Another argument based on federal law involves procedural issues. If the coverage limitation at issue in a particular case resulted from a state's reduction in services, advocates should determine whether a state satisfied federal requirements for making such reductions. According to the regulations, before a state agency takes action to terminate, suspend, or reduce services, it must provide notice to each affected beneficiary.[47] Unless the reduction is the result of a change in law [or policy] beneficiaries must be afforded an opportunity for a hearing.[48] The notice must contain: (1) a statement of the action that the state or facility intends to take; (2) the reasons for the intended action; (3) the specific regulation that supports, or the change in federal or state law that requires the action; (4) an explanation of the individual's right to request a hearing; (5) the circumstances under which a hearing will be granted; and (6) an explanation of the circumstances under which Medicaid is continued if a hearing is requested.[49]

The concept of Aservice reduction subject to these regulations has been broadly construed to include, for example, the imposition of copayments.[50] Service reductions have been invalidated and states ordered to return to prior service levels for failure to furnish advance notice,[51] or adequate notice, or for failure to give notice in a proper manner, and for failure to provide an opportunity for a hearing.

F. State Theories

In addition to these federal approaches, advocates should explore theories available under the laws of their particular states. State statutes and regulations requiring provision of particular benefits, as well as more general language from state Medicaid statutes and regulations, can prove useful in amount, duration and scope cases.[52] Advocates should also investigate whether the Medicaid agency has complied with applicable state Administrative Procedures Acts (APAs). State APAs, like the federal APA,[53] usually requires that general policy changes be preceded by notice to the general public and an opportunity for the public to comment. Particular state statutes may impose other requirements as well.

IV. Practical Considerations

When determining whether a restriction is illegal, advocates should, if possible, request all recent internal memoranda concerning the service restriction at issue under state public records acts.[54] Such memoranda may help identify state officials who disagree with the state's restrictions and who can be subpoenaed for hearing or deposed. Such memoranda may also help to show that the restrictions are based upon financial rather than medical considerations, and are thus unrelated to the purposes of the Medicaid program. The records request should seek all documents concerning the state's compliance with federal and state procedural requirements before implementing the questioned policy.

Given the uncertainty that currently surrounds the enforceability of Medicaid requirements, advocates should strongly consider challenging restrictions on individual bases at fair hearings.[55] Such a course would avoid any issue of exhaustion of remedies. Moreover, a fair hearing allows for more effective discovery than anything possible after filing a lawsuit.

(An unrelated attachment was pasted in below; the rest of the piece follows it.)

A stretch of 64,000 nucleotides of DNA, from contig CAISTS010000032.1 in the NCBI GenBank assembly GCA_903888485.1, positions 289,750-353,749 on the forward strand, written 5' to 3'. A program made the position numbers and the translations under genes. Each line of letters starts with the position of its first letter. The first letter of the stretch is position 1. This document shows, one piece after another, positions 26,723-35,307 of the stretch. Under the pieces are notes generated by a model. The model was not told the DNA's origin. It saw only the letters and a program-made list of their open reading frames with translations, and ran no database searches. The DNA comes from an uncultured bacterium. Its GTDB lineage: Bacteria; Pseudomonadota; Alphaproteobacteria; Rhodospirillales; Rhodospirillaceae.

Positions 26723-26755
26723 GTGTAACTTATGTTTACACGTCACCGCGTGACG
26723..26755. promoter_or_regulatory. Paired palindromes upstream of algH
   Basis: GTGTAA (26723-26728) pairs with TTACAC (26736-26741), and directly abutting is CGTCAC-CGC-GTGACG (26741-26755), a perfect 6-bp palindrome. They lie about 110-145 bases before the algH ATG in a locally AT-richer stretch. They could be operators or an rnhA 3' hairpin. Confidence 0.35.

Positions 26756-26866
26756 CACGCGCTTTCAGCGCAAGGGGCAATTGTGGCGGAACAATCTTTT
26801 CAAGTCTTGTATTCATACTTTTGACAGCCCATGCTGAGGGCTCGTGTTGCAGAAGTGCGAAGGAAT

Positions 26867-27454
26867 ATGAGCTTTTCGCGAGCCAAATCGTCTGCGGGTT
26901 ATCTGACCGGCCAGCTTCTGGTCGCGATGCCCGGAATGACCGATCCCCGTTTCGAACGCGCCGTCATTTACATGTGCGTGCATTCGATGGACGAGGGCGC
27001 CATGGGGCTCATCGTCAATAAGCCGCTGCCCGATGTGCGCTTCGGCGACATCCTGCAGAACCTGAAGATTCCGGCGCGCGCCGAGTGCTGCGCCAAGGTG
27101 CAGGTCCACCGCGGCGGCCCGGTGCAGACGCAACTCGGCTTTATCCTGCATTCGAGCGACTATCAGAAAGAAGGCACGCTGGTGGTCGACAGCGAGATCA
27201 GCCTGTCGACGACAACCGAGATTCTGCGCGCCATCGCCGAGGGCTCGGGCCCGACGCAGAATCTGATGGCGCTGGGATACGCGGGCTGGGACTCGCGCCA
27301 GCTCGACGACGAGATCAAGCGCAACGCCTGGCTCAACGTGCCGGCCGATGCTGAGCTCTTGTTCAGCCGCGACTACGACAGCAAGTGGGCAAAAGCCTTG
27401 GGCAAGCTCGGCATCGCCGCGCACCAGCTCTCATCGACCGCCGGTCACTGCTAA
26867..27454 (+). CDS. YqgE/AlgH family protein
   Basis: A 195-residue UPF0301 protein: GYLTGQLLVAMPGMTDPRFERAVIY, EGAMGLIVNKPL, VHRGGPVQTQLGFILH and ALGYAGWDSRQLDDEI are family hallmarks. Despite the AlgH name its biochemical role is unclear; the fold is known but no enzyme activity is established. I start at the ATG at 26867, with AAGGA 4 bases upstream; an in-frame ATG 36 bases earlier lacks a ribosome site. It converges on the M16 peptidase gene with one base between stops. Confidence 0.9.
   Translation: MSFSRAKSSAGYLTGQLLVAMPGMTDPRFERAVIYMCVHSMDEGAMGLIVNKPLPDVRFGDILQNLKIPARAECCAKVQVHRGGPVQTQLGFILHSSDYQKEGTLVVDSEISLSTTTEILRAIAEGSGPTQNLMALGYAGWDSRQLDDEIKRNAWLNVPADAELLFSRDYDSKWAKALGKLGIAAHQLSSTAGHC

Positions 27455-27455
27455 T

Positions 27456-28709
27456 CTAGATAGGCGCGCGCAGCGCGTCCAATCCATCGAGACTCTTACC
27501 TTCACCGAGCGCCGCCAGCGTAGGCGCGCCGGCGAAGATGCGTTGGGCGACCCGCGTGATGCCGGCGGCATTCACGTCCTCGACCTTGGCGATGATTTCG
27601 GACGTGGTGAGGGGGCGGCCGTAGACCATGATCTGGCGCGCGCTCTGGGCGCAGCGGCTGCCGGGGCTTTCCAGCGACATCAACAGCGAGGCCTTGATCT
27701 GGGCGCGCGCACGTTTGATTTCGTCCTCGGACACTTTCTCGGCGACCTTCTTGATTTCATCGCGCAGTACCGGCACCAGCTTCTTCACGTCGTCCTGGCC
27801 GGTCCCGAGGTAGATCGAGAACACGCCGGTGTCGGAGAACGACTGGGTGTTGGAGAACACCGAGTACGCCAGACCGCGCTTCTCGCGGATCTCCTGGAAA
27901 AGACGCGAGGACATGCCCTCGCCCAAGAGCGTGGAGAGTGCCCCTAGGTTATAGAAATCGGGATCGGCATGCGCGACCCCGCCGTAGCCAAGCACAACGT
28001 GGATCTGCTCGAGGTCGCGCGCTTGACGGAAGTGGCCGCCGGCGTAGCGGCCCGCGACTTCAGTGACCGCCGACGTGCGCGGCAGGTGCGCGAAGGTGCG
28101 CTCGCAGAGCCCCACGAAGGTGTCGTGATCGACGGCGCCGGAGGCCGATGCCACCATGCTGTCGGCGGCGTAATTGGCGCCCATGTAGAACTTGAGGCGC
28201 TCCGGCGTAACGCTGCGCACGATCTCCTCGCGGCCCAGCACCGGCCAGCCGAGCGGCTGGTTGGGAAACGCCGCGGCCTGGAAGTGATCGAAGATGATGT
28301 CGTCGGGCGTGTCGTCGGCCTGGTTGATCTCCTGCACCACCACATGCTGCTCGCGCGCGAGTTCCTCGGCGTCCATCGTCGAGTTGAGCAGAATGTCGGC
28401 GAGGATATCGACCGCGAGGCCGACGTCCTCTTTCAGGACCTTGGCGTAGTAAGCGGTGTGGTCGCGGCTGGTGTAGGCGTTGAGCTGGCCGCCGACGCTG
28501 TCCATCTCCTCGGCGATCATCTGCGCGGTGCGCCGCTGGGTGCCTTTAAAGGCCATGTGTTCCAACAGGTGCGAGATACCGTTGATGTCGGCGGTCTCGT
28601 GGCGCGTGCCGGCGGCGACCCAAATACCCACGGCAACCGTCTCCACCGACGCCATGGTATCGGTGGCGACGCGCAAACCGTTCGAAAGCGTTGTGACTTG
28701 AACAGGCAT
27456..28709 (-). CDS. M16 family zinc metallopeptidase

For example, the states' witnesses will usually not have received the advice of counsel and will be unaware of the arguments that might be made and will frequently make astonishing admissions. It can be helpful to think out theories carefully and determine in advance what kind of admissions might be particularly useful. Moreover, to the extent possible, advocates should attempt to have the treating provider (or another knowledgeable provider) present at the hearing. Failing that, participation by phone can be helpful. The informality of hearings allows such providers to respond immediately to statements by state witnesses. These responses usually should be followed up by cross-examination of state witnesses, which can be quite effective in hearings when opposing counsel is not present.

The key to an amount, duration and scope case is the factual record. If possible, advocates should show that the requesting provider knows the patient very well or possesses expertise concerning the treatment. Pursuing the latter angle may also involve establishing that the state employee rejecting the treatment request possesses little expertise or few qualifications. Accordingly, advocates should find out as much as possible about the state employee rejecting the treatment. The requesting provider should phrase his or her conclusions in terms consistent with applicable legal principles. The provider should state that, based on considered medical judgment and personal knowledge of the patient, the treatment at issue is (1) medically necessary and (2) required in order to achieve a particular purpose - the purpose of the particular benefit category. For example, in challenging a state's refusal to cover a particular prescribed drug, one might argue, based upon the regulation, that the purpose of the state's coverage of prescribed drugs is Athe cure, mitigation or prevention of disease.[56] The treating provider could then state that the drug is necessary to cure, mitigate or prevent a particular disease. The provider should phrase additional conclusions in terms of state law requirements. For example, in challenging a state's refusal to approve a request for speech therapy where the state covers that service and state law requires the approval of treatment whenever Anecessary to prevent significant disability, the treating provider should state that the therapy is indeed necessary to do so. Of course, it is also essential that the provider set forth in full detail the basis for these conclusion, spelling out precisely what it likely to happen to the patient if the request treatment is not provided.